“I Was Discovered by An Algorithm” is not about the social sciences per se, but it is about the use of extraordinarily large data sets for ostensibly value-laden purposes. The article introduces readers to “work-force science,” a new-ish field in which human resources personnel mine massive amounts of data to determine both which sorts of qualification and which individuals may best suit a particular job category or position. In the case of computing professions, the growth of on-line code sharing and programming provides a ready-made body of data that can reveal, proponents say, unrecognized talent. This system supposedly corrects for social biases triggered by our faces or resumes to expand hiring pools and individuals’ opportunities, alike.

But the notion of hidden STEM talent is one I’ve long been concerned about and its mention here alerted me to a conservative deployment of Big Data. Defining the problem as one of unrecognized talent is a way of seeing under-representation in STEM without asking questions about opportunities…about discrimination in education that might preclude an individual’s development of technical interests. Nor does it let us ask about the inherent oppressions of segmented industrial labor , a system that minimizes workers’  chances to learn and grow through work. To me, such searches for promising but as-yet-unrecognized STEM workers have presented a seemingly inclusive agenda that manages systematically to ignore such structural inequities.

Consider the framing of data-driven STEM hiring described in Richtel’s piece. Vivienne Ming, chief scientist at the start-up firm, Gild, approaches the mining of Big Data as a way to evade the biases traditionally found in hiring, including gender, race, and the presumptions we make about one another based on university attended or jobs previously held.  The main case covered in the article is that of a young programmer who never attended college but who, once in range of Gild’s “automated vacuum and filter for talent” (as Ming calls it),  was revealed to possess exceptional capacities.  He got the job. To Ming, this approach to recruitment lets the firm “put everything in,” and then lets the “data speak for itself.”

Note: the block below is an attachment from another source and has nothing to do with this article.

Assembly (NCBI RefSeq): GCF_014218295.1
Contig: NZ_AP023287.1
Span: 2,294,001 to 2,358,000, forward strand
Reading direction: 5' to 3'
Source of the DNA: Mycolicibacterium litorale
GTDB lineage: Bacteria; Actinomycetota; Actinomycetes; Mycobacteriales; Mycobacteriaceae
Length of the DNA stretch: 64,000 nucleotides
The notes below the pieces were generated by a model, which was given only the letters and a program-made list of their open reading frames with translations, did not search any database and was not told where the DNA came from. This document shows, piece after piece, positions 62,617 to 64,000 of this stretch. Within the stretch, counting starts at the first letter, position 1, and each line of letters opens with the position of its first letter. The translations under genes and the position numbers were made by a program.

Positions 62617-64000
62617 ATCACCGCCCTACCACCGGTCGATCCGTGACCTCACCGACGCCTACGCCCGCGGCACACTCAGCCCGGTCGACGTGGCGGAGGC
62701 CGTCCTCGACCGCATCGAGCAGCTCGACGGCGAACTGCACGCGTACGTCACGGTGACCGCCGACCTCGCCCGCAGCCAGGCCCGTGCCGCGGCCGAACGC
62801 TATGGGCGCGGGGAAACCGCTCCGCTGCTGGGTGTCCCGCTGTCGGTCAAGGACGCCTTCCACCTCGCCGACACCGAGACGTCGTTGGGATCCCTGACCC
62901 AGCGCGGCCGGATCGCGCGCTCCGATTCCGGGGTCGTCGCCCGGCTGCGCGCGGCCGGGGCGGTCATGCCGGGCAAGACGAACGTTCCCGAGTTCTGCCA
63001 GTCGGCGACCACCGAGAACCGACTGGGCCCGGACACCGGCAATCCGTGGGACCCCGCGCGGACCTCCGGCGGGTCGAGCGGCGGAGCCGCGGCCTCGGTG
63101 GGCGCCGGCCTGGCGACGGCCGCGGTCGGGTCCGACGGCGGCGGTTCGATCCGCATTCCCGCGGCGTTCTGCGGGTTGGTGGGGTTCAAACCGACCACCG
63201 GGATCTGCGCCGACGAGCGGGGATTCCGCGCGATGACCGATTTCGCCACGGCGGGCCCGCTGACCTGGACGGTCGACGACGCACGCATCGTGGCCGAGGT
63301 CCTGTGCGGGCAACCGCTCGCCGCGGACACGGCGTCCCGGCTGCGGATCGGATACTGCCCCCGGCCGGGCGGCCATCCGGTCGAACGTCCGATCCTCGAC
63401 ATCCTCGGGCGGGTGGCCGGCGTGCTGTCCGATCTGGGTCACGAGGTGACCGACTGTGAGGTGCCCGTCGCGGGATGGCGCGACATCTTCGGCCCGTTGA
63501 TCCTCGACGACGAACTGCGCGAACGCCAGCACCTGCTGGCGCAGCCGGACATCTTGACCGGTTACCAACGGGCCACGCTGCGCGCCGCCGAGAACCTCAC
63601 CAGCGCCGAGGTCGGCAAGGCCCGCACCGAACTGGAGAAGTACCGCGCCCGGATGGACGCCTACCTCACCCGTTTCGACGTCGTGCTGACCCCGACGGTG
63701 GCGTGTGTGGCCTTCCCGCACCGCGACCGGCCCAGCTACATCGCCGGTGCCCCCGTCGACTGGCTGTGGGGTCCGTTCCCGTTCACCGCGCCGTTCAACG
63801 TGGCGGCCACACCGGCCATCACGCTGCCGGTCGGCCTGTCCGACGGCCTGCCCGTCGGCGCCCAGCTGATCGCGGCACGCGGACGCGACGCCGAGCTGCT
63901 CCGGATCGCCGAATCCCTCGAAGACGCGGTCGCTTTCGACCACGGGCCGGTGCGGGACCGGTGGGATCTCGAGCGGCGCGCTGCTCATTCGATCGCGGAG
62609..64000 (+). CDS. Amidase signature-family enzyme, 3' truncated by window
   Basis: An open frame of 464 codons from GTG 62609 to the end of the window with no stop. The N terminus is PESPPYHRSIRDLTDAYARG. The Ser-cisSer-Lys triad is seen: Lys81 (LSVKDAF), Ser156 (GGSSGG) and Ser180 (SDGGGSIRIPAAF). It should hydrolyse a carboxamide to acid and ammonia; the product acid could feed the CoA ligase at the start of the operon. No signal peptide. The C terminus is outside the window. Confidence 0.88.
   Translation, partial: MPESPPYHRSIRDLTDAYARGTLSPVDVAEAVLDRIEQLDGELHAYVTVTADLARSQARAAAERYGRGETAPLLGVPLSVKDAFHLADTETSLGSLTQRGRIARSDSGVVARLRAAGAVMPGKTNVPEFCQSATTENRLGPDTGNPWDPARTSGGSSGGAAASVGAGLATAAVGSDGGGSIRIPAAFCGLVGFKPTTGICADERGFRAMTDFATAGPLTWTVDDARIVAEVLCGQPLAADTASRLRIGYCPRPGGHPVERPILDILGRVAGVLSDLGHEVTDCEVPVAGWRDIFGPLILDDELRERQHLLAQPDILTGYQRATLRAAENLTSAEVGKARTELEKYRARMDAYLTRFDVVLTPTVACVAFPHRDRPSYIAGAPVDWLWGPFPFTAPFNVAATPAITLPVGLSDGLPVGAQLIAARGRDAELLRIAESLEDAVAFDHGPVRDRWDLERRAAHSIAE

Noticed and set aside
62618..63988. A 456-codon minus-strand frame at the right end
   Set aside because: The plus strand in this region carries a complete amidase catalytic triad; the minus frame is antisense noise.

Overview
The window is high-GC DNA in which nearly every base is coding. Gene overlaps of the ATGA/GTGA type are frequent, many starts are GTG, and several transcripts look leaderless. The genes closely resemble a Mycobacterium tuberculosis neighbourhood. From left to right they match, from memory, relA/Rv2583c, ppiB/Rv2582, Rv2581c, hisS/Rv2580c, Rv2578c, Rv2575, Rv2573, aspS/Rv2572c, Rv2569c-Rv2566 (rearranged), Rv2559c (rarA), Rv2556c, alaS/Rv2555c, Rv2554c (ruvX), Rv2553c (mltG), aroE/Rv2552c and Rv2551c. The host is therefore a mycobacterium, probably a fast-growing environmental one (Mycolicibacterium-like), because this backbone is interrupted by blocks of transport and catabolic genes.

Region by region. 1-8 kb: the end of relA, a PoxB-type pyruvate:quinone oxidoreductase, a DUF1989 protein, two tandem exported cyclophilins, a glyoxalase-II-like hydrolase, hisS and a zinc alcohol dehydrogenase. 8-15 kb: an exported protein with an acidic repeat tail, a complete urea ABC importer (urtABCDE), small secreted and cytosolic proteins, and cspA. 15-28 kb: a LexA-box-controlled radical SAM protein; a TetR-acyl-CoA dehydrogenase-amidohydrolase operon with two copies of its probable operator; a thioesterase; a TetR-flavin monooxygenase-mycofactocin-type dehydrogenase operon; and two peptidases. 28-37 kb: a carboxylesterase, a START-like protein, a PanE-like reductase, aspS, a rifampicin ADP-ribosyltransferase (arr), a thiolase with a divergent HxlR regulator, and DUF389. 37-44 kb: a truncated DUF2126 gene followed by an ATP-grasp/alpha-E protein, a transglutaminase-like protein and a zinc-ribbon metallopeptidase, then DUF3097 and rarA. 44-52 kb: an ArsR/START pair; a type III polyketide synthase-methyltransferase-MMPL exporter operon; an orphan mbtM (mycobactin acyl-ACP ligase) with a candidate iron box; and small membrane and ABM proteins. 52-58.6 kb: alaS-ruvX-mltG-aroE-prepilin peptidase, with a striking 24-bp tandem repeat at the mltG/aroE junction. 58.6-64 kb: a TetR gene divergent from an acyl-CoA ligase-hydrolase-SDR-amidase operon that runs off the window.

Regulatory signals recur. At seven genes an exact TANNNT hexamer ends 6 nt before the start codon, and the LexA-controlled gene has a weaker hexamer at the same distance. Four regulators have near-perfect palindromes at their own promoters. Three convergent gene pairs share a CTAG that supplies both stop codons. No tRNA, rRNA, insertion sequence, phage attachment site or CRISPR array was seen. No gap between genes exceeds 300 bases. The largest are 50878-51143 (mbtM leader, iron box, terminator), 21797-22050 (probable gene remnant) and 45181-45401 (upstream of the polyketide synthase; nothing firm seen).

But of course, data can’t speak for itself; only for those who have given it meaning. Despite Ming’s articulated concern with inclusion,  per Gild’s algorithm (and their Nike-esque catchphrase, “Know Who’s Good”), it is only success along existing standards of technical efficacy and productivity that identifies the outstanding programmer. Automating this determination may be great for the firm, but it hardly constitutes a significant push-back at discriminatory conditions. There are doubts expressed in the article about this HR approach, but these are themselves telling about the obfuscatory power of meritocratic logic in industry. Some observers worry that subjective features such as a candidate’s “people skills” are occluded with this kind of data-based hiring. Others want more finely grained objective tools, such as those at Gild who are eager to hone in on prospective employees’ most specialized technical skills. But the superficial differences between these complaints are deceiving. Both thoroughly detach hiring criteria from the social and political conditions in which those criteria arise and which those criteria faithfully reproduce.